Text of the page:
My Lords, my earliest memory goes back to the moment when I had just turned the age of two. I can be certain of the date because my parents had moved house and I clearly remember the removal men in their dustcoats delivering our furniture. The date was February 1952 and Queen Elizabeth was just acceding to the throne. So, until yesterday afternoon, my entire conscious life had been exactly coincident with the second Elizabethan age.
That age has now ended. I have fond memories from its latter years of many meetings and discussions with the Queen, both professional and social, and I shall always be grateful for her kindness, her wisdom, her support and her great sense of fun, which I am happy to say was just as evident when I last spoke with her only a few weeks ago. Like the most reverend Primate the Archbishop of Canterbury, I also remember the winter barbecues at Sandringham, and I am proud of having been the co-producer, with my sovereign, of a particularly successful salad dressing.
The Queen was, as the noble Lord, Lord Butler of Brockwell, observed, the head of the Armed Forces. She took an intense interest in their activities—their difficulties and challenges as well as their successes—but particularly in their people. She had formal affiliations with a great many formations and organisations, all of which valued the association highly. I think that over the next few days and weeks many stories will be told and memories exchanged, with that strange and piercing mixture of sadness and joy that I suspect we all experience today.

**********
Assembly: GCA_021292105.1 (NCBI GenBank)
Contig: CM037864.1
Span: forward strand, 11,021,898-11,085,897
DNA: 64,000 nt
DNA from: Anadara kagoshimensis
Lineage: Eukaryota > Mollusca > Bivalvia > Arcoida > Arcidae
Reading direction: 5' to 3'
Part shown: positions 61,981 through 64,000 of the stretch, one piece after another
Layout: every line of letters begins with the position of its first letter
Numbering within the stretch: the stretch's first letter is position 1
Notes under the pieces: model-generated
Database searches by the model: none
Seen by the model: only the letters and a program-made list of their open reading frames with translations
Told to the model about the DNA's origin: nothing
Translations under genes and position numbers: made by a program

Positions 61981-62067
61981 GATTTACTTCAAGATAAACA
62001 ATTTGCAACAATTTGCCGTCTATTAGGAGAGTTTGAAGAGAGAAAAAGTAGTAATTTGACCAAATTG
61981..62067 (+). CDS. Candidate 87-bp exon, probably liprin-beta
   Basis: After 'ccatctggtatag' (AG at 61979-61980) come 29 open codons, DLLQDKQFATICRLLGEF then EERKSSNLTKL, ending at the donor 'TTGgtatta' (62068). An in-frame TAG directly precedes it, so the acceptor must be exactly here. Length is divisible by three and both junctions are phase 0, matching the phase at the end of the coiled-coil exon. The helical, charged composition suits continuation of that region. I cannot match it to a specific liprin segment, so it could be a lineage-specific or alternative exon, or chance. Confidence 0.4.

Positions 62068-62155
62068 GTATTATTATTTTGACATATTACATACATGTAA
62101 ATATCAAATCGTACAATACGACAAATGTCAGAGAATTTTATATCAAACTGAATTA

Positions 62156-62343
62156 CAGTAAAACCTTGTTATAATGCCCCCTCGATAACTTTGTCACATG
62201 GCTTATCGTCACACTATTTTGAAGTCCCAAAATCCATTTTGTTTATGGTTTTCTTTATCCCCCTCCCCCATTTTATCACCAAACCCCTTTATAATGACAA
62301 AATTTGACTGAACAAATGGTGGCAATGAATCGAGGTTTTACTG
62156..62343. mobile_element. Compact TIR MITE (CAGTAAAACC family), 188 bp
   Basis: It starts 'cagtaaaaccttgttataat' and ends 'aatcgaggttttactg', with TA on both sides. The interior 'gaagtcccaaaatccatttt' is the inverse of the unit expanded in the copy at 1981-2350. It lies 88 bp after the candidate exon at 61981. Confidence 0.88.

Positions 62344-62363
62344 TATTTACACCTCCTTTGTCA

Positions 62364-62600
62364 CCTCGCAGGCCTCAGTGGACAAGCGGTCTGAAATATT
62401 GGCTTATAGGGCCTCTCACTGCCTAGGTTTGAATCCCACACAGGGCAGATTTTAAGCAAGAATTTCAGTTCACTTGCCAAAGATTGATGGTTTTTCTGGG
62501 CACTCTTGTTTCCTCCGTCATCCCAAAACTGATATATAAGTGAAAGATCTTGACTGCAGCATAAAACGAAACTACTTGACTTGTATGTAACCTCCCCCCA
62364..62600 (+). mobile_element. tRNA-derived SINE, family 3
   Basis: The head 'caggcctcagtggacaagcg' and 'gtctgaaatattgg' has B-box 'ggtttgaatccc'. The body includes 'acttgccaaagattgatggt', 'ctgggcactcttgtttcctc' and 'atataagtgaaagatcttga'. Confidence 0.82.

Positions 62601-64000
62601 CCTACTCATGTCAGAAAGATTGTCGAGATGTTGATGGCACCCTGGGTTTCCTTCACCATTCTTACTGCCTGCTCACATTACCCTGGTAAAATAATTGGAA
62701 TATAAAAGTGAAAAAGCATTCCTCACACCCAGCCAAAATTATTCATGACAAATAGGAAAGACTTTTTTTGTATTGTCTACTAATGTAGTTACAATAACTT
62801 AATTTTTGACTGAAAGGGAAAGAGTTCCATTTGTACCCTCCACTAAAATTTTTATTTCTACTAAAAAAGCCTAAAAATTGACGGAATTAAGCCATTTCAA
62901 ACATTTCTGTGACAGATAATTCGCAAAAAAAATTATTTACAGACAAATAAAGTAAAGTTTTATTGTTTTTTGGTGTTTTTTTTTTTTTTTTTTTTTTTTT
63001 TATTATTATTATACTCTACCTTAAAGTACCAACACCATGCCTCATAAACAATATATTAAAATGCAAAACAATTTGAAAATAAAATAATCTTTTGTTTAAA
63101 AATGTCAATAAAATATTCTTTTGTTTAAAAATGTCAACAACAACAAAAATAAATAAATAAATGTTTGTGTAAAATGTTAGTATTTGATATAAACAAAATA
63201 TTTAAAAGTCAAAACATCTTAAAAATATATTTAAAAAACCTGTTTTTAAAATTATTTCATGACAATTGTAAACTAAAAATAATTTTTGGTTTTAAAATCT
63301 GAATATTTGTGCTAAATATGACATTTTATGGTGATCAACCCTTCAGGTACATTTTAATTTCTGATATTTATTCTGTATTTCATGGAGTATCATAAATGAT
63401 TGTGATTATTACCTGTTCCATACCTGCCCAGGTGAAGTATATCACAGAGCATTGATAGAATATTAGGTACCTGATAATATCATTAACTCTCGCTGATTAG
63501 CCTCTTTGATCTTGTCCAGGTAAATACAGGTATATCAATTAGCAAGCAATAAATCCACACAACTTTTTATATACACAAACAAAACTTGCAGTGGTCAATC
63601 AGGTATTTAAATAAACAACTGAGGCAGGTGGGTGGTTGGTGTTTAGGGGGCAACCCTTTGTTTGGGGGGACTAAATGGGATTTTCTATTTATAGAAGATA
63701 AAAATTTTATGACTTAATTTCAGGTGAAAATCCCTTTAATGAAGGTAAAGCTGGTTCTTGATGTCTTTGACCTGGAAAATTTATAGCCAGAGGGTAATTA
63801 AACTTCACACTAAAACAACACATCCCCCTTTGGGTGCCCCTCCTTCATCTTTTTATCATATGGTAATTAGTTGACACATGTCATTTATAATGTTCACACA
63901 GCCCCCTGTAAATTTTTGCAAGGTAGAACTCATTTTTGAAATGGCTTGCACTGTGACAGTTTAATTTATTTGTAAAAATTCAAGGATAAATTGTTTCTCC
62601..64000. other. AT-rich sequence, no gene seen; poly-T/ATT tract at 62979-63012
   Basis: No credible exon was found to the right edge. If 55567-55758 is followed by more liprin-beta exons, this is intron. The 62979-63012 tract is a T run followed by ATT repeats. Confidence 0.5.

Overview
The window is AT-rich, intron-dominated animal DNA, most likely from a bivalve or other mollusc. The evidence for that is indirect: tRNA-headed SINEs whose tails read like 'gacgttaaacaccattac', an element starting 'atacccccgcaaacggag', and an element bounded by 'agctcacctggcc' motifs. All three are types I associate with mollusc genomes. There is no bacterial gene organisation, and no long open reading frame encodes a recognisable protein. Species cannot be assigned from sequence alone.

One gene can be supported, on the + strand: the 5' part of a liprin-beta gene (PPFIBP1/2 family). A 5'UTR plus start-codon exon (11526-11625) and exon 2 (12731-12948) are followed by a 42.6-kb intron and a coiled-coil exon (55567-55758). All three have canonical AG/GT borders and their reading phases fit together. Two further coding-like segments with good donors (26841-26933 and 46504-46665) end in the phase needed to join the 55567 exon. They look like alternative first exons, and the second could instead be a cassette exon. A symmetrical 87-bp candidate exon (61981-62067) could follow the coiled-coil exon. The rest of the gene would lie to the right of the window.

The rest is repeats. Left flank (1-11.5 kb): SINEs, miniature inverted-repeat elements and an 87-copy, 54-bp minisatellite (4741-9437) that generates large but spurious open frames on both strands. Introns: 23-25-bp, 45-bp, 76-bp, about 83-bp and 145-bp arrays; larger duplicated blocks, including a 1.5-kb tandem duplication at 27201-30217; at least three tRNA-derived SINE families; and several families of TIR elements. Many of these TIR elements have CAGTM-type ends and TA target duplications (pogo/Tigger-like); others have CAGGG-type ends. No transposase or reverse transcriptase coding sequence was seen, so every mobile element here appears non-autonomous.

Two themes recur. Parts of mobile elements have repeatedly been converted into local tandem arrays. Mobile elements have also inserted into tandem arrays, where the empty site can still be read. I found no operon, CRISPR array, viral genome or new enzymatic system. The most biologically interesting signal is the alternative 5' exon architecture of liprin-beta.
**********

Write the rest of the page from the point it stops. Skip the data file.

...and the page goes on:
I want to focus on just one incident from several years ago. One of the Queen’s military affiliations was as the honorary air commodore at RAF Marham, a station very close to Sandringham. I commanded RAF Marham over the first Gulf War. When we started to lose aircraft over Iraq, the Queen was immediately in touch, wanting to know how she could help, and in particular how she could support the families. She came and had private meetings with the next of kin of those who were missing in action. She spoke with the families more widely. She listened to them, empathised with them and made them understand how much she cared. That is just one small incident in a very long reign, but for me it epitomises it all.
The nation has lost a Queen. The people have lost one of the best servants they have ever known in this or any other age.